“No. I shouldn’t ask where you work. I’m not going to follow you or bother you. I ... I don’t always know what to say, but I ... my name is Howard. I own West Side Booksellers. It’s a few blocks from here.”
“I’ve seen the store. It looks nice.”
“It does well, because it’s the only store in the neighborhood. I sell new and used books, specialty books and other things.”
“That’s nice. Okay. So, what did you want to tell me?”
“I want to tell you that I’m ... I’m attracted to you and ... and that you have ethereal beauty, the kind that is rare, the kind that has, for ages, inspired the most exquisitely lovely poetry.”
“Wow! That’s a good line. I applaud you, but I’m not interested.”
“Why? I’m sure you’re very nice and very smart and a good catch, but I don’t like men who use those kinds of lines. It never works out.”
“It’s not a line. I don’t know how to do that. It’s the truth.”
“Okay. I’ll accept what you said as a compliment, but under these circumstances, where we don’t know each other and you just plopped yourself down, it sounds like a pick-up line. I’m sorry; it just does.”
“I am sorry too. I have never known how to speak to women.”
“Okay. I understand, but—”
“I mean. …”
“What? What do you mean?”
“I’ve always been successful in school, business, and everything else, but not with women. I know why that is, but it is too complicated to explain. I just have to tell you that you are so like a divinity, so otherworldly. There’s more that I’d like to say.”
At that, she laughed. Then she said, “Okay. You’re beginning to interest me in a wacky, goofy way. I’ve never done this, but I’m trying to look at life and men differently. I’ll give you one minute to convince me that we should get to know each other; then I have to get back to work.”
Howard looked at his watch. Then he said, “I have been on only two dates. I have had sex with only one woman—two times—but I was not interested in her. She tried to steal books from my store—”
“Was that before or after you had sex with her?” the woman asked with a wide grin on her lovely face.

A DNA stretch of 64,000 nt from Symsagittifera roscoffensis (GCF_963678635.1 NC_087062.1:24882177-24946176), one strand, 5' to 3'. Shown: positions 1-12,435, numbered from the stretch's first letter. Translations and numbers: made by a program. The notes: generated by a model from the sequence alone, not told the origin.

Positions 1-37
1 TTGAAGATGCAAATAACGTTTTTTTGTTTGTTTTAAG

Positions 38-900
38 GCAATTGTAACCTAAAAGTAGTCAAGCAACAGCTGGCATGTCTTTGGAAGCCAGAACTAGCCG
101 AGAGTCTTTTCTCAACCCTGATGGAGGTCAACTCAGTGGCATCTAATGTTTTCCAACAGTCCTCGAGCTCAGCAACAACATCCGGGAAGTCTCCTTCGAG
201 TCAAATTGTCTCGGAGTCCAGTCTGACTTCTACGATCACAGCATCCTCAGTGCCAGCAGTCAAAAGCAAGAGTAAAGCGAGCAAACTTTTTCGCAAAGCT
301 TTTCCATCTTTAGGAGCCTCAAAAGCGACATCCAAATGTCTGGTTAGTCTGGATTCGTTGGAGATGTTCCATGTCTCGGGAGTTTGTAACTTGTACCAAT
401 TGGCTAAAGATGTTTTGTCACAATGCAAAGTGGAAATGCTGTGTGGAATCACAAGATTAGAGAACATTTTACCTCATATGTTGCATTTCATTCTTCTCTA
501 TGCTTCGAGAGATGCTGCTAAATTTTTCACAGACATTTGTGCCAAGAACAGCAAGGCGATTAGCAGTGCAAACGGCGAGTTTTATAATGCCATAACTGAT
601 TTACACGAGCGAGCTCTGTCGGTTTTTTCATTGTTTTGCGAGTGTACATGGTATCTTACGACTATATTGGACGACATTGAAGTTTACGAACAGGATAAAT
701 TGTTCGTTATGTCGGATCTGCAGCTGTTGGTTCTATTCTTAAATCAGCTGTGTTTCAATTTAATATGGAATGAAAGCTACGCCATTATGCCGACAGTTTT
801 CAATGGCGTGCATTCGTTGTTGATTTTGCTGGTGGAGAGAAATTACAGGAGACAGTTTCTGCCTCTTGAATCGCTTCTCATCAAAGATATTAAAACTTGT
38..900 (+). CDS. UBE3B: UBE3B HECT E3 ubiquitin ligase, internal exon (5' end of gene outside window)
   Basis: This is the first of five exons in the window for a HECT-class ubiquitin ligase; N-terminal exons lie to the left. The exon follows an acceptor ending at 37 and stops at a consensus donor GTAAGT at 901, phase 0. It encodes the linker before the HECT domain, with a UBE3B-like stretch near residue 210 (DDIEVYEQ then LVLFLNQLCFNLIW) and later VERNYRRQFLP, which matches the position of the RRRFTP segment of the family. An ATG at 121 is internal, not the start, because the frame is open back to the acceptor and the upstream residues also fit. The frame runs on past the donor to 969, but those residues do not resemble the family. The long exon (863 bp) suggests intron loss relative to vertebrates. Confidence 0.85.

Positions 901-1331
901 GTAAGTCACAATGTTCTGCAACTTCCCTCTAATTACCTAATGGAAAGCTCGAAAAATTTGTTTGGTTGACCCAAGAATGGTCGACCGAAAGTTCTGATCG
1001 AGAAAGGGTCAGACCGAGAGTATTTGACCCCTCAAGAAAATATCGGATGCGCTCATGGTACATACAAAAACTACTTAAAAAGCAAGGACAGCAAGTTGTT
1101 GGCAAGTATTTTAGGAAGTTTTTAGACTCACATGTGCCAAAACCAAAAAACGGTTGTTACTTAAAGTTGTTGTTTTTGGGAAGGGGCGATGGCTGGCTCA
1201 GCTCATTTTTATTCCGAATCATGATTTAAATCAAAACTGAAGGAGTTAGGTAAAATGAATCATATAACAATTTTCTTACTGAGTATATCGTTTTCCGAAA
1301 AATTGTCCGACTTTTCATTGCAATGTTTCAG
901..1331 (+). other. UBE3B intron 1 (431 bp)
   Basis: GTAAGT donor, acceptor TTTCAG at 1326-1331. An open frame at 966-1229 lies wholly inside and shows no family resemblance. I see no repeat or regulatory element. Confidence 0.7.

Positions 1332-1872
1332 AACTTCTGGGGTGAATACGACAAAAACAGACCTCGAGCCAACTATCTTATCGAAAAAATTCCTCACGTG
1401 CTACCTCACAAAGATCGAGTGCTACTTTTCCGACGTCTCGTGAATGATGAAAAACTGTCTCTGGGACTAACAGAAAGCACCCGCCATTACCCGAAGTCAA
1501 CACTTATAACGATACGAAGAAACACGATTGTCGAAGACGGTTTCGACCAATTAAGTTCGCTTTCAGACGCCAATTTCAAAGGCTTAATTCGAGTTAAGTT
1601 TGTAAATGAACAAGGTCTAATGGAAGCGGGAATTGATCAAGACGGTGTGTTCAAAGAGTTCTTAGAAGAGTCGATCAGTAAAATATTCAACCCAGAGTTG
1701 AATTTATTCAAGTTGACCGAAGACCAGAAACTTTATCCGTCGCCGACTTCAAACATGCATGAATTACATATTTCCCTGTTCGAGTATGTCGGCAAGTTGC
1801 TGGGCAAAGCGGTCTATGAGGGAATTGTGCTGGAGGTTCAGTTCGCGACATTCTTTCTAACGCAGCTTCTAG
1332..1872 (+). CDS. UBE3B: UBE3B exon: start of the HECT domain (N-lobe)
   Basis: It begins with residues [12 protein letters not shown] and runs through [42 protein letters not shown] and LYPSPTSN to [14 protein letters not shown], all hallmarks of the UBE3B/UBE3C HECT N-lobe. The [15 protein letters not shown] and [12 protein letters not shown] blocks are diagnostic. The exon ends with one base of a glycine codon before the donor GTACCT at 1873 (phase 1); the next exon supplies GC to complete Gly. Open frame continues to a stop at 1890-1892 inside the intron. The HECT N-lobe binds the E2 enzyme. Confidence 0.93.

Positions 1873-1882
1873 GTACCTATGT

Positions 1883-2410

“Oh. That was before,” Howard explained in a serious tone. He looked at his watch. Then, after thinking for exactly three seconds, he said, “I think … I believe we should get to know each other. I don’t go out on dates. It never seems worth the effort, but when I look at you I feel things I have never felt before. I feel that I want—”
“What? My minute isn’t up. I have nine seconds more.”
“It’s okay. You don’t need more time, and you definitely should stop talking before you say something that scares me.”
Howard waited. He was not the least bit sure about whether or not he had convinced her. In any case, even if she agreed that they should get to know each other, she had to go to work, so he would have to wait for another time to talk to her, to touch her, to see her naked, and to satisfy other desires and needs that had rarely entered his book-cluttered consciousness before that moment.
“Okay, Howard. I’ll go out with you, to dinner tonight. Meet me at Maxwell’s at seven. It’s right down the street. Dinner only. Nothing else. We can talk and get to know each other then. My name is Faye.”
Howard watched her walk out the door and into the violent, wind-driven rainstorm. He saw her look both ways and then cross the street. Little by little, as she walked, hunched over, holding a wind-blown black umbrella, she disappeared from sight as if she had been dissolved by the storm. Howard sighed with a combination of longing and uncertainty. After a few seconds of aimless thought he looked down and began eating his cookie and drinking his Organic Multiberry Tea.